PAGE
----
The Arcadia Homestead is a historical site that is located in Milton, Florida. The homestead is the antebellum house of the Simpson family. The home is now a museum that features interactive exhibits and walking paths. It is open to the public and offers admission for $5. A shaded picnic area is also available. The homestead is situated on a seven acre lot. Call your friends and family to visit this amazing destination at 4755 Anna Simpson Rd, Milton, FL 32583.
The family had a saw mill that was powered by water. Its main buildings included a dam, a sawmill, and a textile mill. The Arcadia Mill was established in 1817. The original 800 arpent land grant was issued to Juan de la Rua, who had a family that fled a slave uprising in Martinique. His descendants had a prosperous mill that they operated until the early 20th century.
In 1953, Wallace Teasdale became the new owner of the Arcadia Homestead. He had a 30-year career farming the property. He died in 1973. He left his property to the University of West Florida. The UWF has restored the house as a historic house museum. The Arcadia Homestead is located on Mitchell Road. The home is surrounded by a nature walk and several heritage live oaks. The site is open from 10 AM to 4 PM, Fridays and Saturdays.
In the late 19th century, the property was flooded. In the winter months, the home was cut off from the Murchison River. The property was on the market for $15 million to $20 million. It was advertised in February of 1927. The site was occupied by William Ross for 22 years. His son Gilbert died from a wagon load of logs in 1889. He had 16 children.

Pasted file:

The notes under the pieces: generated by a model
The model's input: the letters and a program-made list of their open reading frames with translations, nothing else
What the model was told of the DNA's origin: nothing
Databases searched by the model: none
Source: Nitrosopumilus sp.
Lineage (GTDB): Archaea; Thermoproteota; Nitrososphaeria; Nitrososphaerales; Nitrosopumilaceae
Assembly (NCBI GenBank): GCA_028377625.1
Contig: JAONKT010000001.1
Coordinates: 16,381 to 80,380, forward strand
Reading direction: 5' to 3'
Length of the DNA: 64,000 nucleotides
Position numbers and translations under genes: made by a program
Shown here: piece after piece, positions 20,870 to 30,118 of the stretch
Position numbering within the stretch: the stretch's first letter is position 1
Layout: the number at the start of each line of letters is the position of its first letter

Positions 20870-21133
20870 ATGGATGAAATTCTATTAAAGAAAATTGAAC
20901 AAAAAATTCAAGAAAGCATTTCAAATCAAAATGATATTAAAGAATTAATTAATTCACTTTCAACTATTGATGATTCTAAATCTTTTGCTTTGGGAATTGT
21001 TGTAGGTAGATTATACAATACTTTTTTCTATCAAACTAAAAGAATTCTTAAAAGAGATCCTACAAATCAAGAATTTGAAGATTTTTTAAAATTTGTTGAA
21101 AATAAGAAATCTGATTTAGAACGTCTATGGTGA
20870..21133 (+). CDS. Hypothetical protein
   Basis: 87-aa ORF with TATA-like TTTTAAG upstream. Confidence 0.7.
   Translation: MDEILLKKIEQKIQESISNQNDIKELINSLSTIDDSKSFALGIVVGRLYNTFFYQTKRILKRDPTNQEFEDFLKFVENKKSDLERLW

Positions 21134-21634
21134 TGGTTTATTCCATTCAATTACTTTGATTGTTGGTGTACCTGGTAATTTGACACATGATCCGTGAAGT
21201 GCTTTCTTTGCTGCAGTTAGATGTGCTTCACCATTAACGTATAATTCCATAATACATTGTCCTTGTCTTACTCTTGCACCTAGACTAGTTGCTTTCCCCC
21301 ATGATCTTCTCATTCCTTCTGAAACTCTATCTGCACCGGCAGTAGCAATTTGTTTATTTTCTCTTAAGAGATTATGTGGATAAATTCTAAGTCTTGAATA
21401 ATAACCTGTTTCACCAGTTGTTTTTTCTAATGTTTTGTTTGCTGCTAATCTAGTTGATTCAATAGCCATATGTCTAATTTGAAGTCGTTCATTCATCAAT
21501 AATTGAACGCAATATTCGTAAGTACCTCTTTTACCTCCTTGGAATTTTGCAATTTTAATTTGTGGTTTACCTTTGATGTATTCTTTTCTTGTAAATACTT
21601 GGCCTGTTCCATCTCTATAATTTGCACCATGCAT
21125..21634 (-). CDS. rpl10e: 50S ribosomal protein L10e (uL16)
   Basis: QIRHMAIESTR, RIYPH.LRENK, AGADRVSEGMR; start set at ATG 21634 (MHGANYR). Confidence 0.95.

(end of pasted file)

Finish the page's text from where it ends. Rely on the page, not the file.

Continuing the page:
The property was eventually sold to William Ross. The site had been a slave cabin for almost two centuries. A double chimney suggests that the structure was once used by two families. Originally, the cabin was surrounded by brick piers. However, in the early 2000s, it was carefully dismantled.
In addition to the big house, the site has an interactive children’s area and a shaded picnic area. There is a walking path with interpretive signage. Visitors can also see a variety of ceramics and furniture tacks. There is a Victory Garden that features different kinds of flowers. There is also a cemetery.
The site has a large photo board that provides orientation to previously discovered structural features. A skeleton key and small pieces of fabric are among the items that have been found. The site has also revealed an industrial village of mixed ethnicity.
The site was protected during the 1960s. The Arcadia Homestead and its surrounding property are part of a 42-acre archaeological site owned by the University of West Florida. The site is operated by the UWF’s Historic Trust. The archeological site is a local gem. In addition to the homestead, there are numerous heritage live oaks and a shaded picnic area. There are also a variety of hands-on displays for adults and kids.
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